Watching Brazilian movies on Netflix and Amazon Prime is a great way to practice Portuguese vocabulary and listening skills. Brazilian films also allow you to learn about the culture and gain exposure to different regional accents and slang.
Here are some of the best Brazilian films on Netflix and Amazon Prime in the US as of October 18, 2021. If you’re not in the US, just click the title to check if the show is available in your country.
If you are an intermediate or advanced learner, I recommend watching with Portuguese subtitles if available as studies show it enhances language learning. I also jot down any interesting new vocabulary and add it to my Anki flashcards later.
To amp up your Portuguese learning, try Google Chrome browser’s free Language Learning with Netflix (LLN) extension. It allows you to watch subtitles in two languages, listen to dialogue one line at a time, and change playback speed. There’s also a pop-up dictionary, and LLN suggests the most important words for you to learn.
Watch these movies while you can, because content disappears as licensing agreements expire.
Also, don’t miss my list of recommended Brazilian TV shows on Netflix.
Best Brazilian Movies on Netflix
1. Modo Avião (Airplane Mode)
No English subtitles available for YouTube trailer. Click to watch trailer on Netflix.
This charming rom-com is one of the most popular non-English movies produced by Netflix.
Brazilian actress and Instagram mega-star Larissa Manoela stars as Ana, a young social media influencer addicted to her smartphone. When she crashes her car while using her phone, Ana’s shipped to her grumpy grandfather’s farm in the country and forced into a digital detox.
Sweetly predictable, with easy-to-understand dialogue. Filmed in the city of São Paulo and the picturesque town of São Bento do Sapucaí in São Paulo state.
2. Emicida: AmarElo – É Tudo Pra Ontem (AmarElo – It’s All For Yesterday)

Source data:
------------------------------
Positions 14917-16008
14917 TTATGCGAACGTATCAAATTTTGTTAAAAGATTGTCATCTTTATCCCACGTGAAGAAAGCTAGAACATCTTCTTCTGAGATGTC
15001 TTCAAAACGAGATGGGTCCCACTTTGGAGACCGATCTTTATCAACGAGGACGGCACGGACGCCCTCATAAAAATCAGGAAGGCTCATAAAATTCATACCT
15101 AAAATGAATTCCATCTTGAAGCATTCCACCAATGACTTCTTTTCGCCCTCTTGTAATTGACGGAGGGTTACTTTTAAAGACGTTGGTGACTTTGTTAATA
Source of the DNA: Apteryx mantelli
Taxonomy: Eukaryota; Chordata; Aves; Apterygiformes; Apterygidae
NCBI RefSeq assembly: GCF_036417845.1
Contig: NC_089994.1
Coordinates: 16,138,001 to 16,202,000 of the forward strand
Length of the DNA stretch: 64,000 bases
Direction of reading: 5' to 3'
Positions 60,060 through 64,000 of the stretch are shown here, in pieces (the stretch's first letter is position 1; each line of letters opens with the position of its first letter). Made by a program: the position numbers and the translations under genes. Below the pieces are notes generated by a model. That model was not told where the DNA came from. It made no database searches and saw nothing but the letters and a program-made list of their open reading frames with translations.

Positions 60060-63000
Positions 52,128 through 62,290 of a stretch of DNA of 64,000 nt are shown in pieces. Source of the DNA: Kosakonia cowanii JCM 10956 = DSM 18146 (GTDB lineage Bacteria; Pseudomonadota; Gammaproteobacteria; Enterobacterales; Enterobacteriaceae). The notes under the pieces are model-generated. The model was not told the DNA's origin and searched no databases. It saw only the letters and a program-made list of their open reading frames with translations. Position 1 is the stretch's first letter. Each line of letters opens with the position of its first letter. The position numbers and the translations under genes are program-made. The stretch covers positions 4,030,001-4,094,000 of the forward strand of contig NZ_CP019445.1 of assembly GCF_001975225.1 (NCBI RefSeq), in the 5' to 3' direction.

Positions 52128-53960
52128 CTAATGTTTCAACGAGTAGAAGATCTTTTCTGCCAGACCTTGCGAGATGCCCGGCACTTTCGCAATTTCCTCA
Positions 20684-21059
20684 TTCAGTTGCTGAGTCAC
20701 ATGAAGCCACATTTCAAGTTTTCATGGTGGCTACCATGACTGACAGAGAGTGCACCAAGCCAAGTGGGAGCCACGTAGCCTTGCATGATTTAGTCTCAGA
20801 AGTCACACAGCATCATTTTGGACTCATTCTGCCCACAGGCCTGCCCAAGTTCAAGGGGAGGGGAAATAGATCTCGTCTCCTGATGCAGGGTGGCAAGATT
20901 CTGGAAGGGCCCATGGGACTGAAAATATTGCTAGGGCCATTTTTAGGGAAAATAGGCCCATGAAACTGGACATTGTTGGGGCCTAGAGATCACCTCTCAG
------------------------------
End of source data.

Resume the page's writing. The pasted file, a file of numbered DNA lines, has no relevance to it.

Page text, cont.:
This inspiring documentary features São Paulo MC Emicida’s performance at the city’s gorgeous Theatro Municipal.
Between concert scenes, the rapper and activist celebrates the rich legacy of black Brazilian culture.
3. Democracia en Vertigem (The Edge of Democracy)
Political documentary and personal memoir collide in this poetic exploration by filmmaker Petra Costa.
Insider footage provides unprecedented access to the downfall of presidents Dilma Rousseff and Lula da Silva and the erosion of Brazilian democracy.
I especially loved the mesmerizing aerial shots of Brasília, the nation’s capital.
4. Pai Em Dobro (Double Dad)
In this sweet Brazilian comedy, a teen sneaks out of the hippie commune where she lives with her mom and embarks on a quest to discover who her father is.
5. Cidade Pássaro (Shine Your Eyes)
Lyrical drama by Brazilian filmmaker Matias Mariani.
Amadi, a musician from Lagos, Nigeria, arrives in São Paulo to track down his estranged brother, who is living a life very different than the one his family thought.
Intriguing portrait of the lives of African diaspora with stunning cinematography of the high-rise canyons of São Paulo.
This multicultural film features dialogue in Igbo (a national language of Nigeria), English, Portuguese, Hungarian, and even Chinese.
6. Alice Júnior
Joyful coming-of-age story. A glamorous trans teenage YouTube star moves to a small town in the south and shakes up her conservative Catholic high school.
Well-made documentary about iconic footballer Pelé, his quest for perfection, and the mythical status he attained.
The film examines the extraordinary 12-year period in which Pelé, the only man to win three World Cup titles, went from superstar in 1958 to savior in 1970, a radical yet turbulent era in Brazil’s history.